The study was carried out among patients attending the dental out-patient departments of the Mazumdar-Shaw Medical Center (MSMC), Bangalore and its collaborative partner the KLE Society’s Dental College (KLESDC), Bangalore. IRB approvals for the reported studies were obtained from the respective institutions (Narayana Health Medical Ethics Committee [NHH/MEC-CL-2014/222] and Communication of Decision of the Institutional Ethics Committee, 20/11/2014). A patient consent form was prepared in four languages (English, Kannada, Hindi and Tamil). The protocol, merits and confidentiality of the study was explained to all subjects in their native language. The consent form was provided to the patient in their respective language, and was signed by them, their physician and the study investigator. One copy of the consent form was provided to each patient and one copy was kept in the MSMC library in Bangalore. Because of ethical considerations for the removal of tissue by punch biopsy from asymptomatic individuals, only patients with suspicious oral mucosal lesions were included in the study. Patients with lesions that clinically resembled obvious bullous lesions or lichen planus were excluded from sampling. Data from patients who were later found to have lesions with non-squamous pathology (sarcoma, lipoma, salivary gland tumor, bone tumor, or lymphoma) were also excluded from the study.
The study was designed to determine the specificity and sensitivity of a liquid cytology preparation of brush biopsy acquired samples paired with automated image acquisition. The sample and patient workflow is illustrated in Fig 4.
At first, the patients were examined by a dental surgeon. Those subjects who were identified to have clinically suspicious lesions were interrogated by liquid cytology and transfer of data carried out using the automated mobile microscope. Patients also underwent scalpel biopsy. Histological processing and examination were performed at MSMF according to standard methods. The liquid cytology preparation of the brush biopsy samples and staining was carried out as detailed above.
In this study, a patient was designated as ‘most likely positive’ if cells harvested from a patient showed features classical of atypical cells including polynucleation, mitotic figures, anisochromatism, anisokaryosis, large nucleoli, decreased amount of cytoplasm, high nucleus to cytoplasm ratio, nuclear hypertrophy, hyperchromatism, or nuclear membrane irregularities. If the cells did not show any such features, the patient was designated as ‘most likely negative’. If the slides could not be interpreted because of errors in staining, clumping of cells or poor image quality it was labelled as ‘uninterpretable’. If a lesion was later diagnosed by histology as non-squamous cell neoplasms, the patient was considered as negative, since squamous cell carcinoma was the main focus of the screening.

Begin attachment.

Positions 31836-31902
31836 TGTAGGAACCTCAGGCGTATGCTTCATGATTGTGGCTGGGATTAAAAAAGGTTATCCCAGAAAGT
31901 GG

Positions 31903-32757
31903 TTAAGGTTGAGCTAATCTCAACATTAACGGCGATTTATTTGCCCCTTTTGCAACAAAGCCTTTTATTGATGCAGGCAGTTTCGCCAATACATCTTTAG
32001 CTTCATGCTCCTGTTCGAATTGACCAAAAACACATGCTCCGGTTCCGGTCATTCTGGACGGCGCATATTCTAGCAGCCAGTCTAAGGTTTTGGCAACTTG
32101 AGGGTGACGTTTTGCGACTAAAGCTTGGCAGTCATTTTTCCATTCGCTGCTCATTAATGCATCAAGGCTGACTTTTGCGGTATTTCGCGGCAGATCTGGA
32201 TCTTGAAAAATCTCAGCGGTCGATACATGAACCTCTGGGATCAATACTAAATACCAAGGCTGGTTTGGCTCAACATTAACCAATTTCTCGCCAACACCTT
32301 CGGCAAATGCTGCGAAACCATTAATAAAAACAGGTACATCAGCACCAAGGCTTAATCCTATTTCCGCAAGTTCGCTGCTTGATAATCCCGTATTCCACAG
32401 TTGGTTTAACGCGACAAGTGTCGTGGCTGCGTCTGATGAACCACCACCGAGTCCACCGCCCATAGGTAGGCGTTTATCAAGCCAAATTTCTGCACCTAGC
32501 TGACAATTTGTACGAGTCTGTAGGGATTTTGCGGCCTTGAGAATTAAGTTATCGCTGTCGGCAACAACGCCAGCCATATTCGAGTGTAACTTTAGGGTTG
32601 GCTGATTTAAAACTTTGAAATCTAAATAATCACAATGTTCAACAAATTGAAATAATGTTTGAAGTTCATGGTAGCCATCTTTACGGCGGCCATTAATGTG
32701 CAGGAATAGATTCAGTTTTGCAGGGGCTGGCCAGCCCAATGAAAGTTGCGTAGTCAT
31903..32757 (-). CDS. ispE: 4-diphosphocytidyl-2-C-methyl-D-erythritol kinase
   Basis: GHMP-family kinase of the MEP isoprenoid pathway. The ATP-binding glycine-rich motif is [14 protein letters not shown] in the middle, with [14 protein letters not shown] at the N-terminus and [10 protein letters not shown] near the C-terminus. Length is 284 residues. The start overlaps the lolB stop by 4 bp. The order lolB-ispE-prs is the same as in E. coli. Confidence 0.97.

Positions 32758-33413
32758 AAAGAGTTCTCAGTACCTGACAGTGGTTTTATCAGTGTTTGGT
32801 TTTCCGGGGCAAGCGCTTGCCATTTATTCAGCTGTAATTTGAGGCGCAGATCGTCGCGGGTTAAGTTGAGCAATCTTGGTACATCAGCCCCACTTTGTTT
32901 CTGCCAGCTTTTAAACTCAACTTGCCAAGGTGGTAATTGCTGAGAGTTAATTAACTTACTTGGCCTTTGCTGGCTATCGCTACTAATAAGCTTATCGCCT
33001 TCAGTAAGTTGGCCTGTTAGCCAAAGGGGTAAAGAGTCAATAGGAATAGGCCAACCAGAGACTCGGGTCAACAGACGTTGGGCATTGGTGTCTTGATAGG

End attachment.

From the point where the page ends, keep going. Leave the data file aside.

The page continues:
In this proof of concept study with the CellScope telemicroscopy platform, we used two experts for comparing diagnosis. To provide a robust analysis, the following steps were taken. Two pathologists independently viewed the samples (both using a conventional microscope and digital images from the CellScope) to address the issue of ‘inter-observer variability’. The pathologists logged into the Web-based system where the CellScope images were stored and accessed the images. After looking through the images, the pathologists recorded their diagnoses. The stained slides were then assessed using conventional microscopy in a similarly blinded manner.
Several processes were implemented to ensure patient confidentiality and data security. This included collection and handling of physical patient samples, digital transmission, and storage and analysis of CellScope images and associated patient information.
The process used for encoding/decoding of all related patient information, physical samples and CellScope images to protect patient confidentiality (and also to blind diagnostic results between pathologists) is depicted in Fig 5. Clinicians collected samples from the patients and assigned an institutional ID and unique study ID to each sample, which was recorded in the Case Report Form (CRF). The samples and associated CRFs were provided to the Study Coordinator, who in turn generated a new (encoded) ID for each sample. These IDs and associated patient information was stored in a password-protected Microsoft Excel datasheet. Samples were labeled with these IDs and provided to the Lab Technician along with a specific alphanumeric code to designate the type of sample (cytology, histology, CellScope image). Some basic information associated with each sample was also provided to the Lab Technician (i.e. patient birthdate, sex, sample ID/alphanumeric code and location within the oral cavity where the sample was acquired). The Lab Technician prepared the slides, entered the basic patient data into the CellScope device and uploaded the associated images and data to the CellScope web server. Pathologists had restricted access to the web server only to analyze the sample images and enter diagnostic results in a blinded manner. Once the diagnostic reporting by the pathologists was completed, the Study Coordinator accessed the data in the web server and decoded/un-blinded the data, matching the slides, clinical details and results. All of this data (without identifying patient information) was then provided to a statistician for statistical analysis.